Lancaster produces alternative RAE 2008 rankings

Institutions’ selectivity in submitting staff to research assessment exercise should be taken into account, says 1994 Group member

December 19, 2008

The University of Lancaster has produced its own research assessment exercise results league table, which takes into account how selective institutions have been in choosing staff to have their work judged.

The move indicates how determined some universities are to have their “research intensity” recognised, after the Higher Education Statistics Agency (Hesa) was unable to provide alongside this week’s RAE results figures that would have shown the proportion of research-active staff each university had excluded from the RAE. The results would have exposed institutions that had hidden weak researchers from scrutiny.

On the alternative league table it devised, Lancaster, a member of the 1994 Group of smaller research-intensive institutions, occupies ninth position when specialist institutions are excluded. The universities of Edinburgh, St Andrews and Bristol also move up.

The new ranking exercise comes as a number of institutions are now choosing to reveal how selective they have been.

In a statement on the University of Oxford’s RAE results, John Hood, the vice-chancellor, said the university had submitted “over 85 per cent” of its academics for assessment (

Meanwhile, the School of Oriental and African Studies, University of London, said it had entered “a little over 92 per cent” of its eligible staff ( It said it revealed the figure because “league-table compilers have given data that includes teaching-only staff, thereby reducing our figure to 65 per cent”.

Brian Cantor, vice-chancellor of the University of York, argued strongly for the inclusion of the “intensity” measure in the run-up to the release of the results in Times Higher Education. He revealed that York had a 91 per cent staff submission rate in the 2008 RAE.

The Times Higher Education Table of Excellence presents contextual information on the indicative proportion of RAE-eligible staff submitted for assessment by institutions, but does not use it in devising rankings.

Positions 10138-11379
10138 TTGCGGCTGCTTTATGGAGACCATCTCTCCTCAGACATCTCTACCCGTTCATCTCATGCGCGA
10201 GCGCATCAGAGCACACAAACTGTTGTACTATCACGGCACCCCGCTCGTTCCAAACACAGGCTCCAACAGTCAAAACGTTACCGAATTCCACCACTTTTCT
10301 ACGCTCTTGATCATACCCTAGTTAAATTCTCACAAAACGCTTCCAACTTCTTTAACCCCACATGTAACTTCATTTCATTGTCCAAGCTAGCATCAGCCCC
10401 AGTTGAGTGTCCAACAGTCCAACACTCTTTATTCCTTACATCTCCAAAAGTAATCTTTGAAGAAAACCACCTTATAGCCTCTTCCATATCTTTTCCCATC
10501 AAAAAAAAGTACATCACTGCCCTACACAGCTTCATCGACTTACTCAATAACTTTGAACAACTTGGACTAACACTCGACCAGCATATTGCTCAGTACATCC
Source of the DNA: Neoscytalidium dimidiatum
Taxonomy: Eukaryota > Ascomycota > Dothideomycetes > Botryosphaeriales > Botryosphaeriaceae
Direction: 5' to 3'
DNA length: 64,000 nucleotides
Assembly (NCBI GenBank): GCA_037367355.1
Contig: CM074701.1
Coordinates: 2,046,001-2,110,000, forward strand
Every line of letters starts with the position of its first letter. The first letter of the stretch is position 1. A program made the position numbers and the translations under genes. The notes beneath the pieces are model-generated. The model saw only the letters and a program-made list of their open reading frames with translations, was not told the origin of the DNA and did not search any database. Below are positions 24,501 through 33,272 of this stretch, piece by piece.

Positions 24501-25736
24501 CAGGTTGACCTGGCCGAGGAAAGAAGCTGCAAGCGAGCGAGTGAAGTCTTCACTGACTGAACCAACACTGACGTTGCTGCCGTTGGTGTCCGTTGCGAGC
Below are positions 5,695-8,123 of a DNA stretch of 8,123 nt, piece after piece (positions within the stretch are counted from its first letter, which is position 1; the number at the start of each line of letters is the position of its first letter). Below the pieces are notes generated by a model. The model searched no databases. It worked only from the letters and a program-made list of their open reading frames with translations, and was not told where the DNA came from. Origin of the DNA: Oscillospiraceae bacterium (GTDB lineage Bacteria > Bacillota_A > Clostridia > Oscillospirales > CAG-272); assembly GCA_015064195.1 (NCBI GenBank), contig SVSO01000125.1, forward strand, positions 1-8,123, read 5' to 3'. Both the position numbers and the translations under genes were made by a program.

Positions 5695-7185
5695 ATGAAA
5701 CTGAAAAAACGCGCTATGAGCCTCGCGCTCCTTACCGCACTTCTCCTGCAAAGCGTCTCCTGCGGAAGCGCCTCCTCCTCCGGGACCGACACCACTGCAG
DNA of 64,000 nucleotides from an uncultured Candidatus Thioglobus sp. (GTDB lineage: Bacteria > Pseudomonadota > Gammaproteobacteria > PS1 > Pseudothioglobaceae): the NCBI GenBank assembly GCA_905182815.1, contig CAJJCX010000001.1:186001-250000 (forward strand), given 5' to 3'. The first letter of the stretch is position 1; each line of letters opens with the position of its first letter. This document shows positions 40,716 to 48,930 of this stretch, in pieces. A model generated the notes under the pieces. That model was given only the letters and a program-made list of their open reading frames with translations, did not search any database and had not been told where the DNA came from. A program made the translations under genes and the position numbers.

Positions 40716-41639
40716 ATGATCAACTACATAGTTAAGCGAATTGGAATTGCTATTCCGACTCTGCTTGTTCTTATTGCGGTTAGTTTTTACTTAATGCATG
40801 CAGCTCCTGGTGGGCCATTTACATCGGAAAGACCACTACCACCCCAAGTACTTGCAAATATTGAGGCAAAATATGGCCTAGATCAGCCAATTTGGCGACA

The figure is calculated by dividing the total number of staff that an institution submits to the RAE by the number of academic staff at the institution within the grades “professors”, “senior lecturers and researchers” and “lecturers”, according to the latest published data available from Hesa. Times Higher Education has also provided detailed caveats on how the data should be interpreted.

Lancaster’s table presents the same information on the indicative proportion of RAE-eligible staff submitted as the Times Higher Education’s table, but takes the process a step further by multiplying the figure by universities’ average scores to get a “modified” average score, which it then uses to rank institutions.

In Lancaster’s table, institutions in which the indicative proportion of RAE-eligible staff submitted is greater than 100 per cent (including Lancaster) are capped at 100 per cent, although Lancaster noted that its actual submission rate was 90 per cent.

“It is an issue of transparency,” Paul Graves, Lancaster’s director of governance and planning, told Times Higher Education. “We accept that there are a variety of ways that submission rates might be interpreted or used, but we think it an important principle that the RAE results should [include them].”

Further figures indicating how selective some 20 universities were in submitting staff are also known from surveys conducted by Times Higher Education in late 2007.

Among research-intensive universities, submission levels are known for Royal Holloway, University of London (where 91 per cent of eligible staff were submitted) and the University of Sussex (86 per cent).

Among the teaching-intensive universities, final submission figures are known for the University of Chichester (18.5 per cent), Thames Valley University (11 per cent), Keele University (about 50 per cent), Canterbury Christ Church University (16 per cent), Northumbria University (18 per cent), Glasgow Caledonian University (25 per cent), City University London (62 per cent), the University of Salford (45 per cent), Manchester Metropolitan University (31 per cent) and the University of Wolverhampton (18 per cent).

Planned submission rates were provided to Times Higher Education by Oxford Brookes University (33 per cent), Birmingham City University (11 per cent), Kingston University (26 per cent), the University of Derby (9 per cent), Brunel University (87 per cent), the University of Lincoln (35-40 per cent) and the University of Plymouth (40-50 per cent).

But greatest interest is focused on the top of the table, with many in the sector keen to know whether the larger research-intensive institutions have been more or less selective than their smaller counterparts in who they submitted to the RAE.

The University of Lancaster’s league table can be viewed at:

Previous Times Higher Education stories on the proportion of staff submitted:

Exclusions from RAE see steep rise

Teaching institutions draw on smaller cohort for RAE

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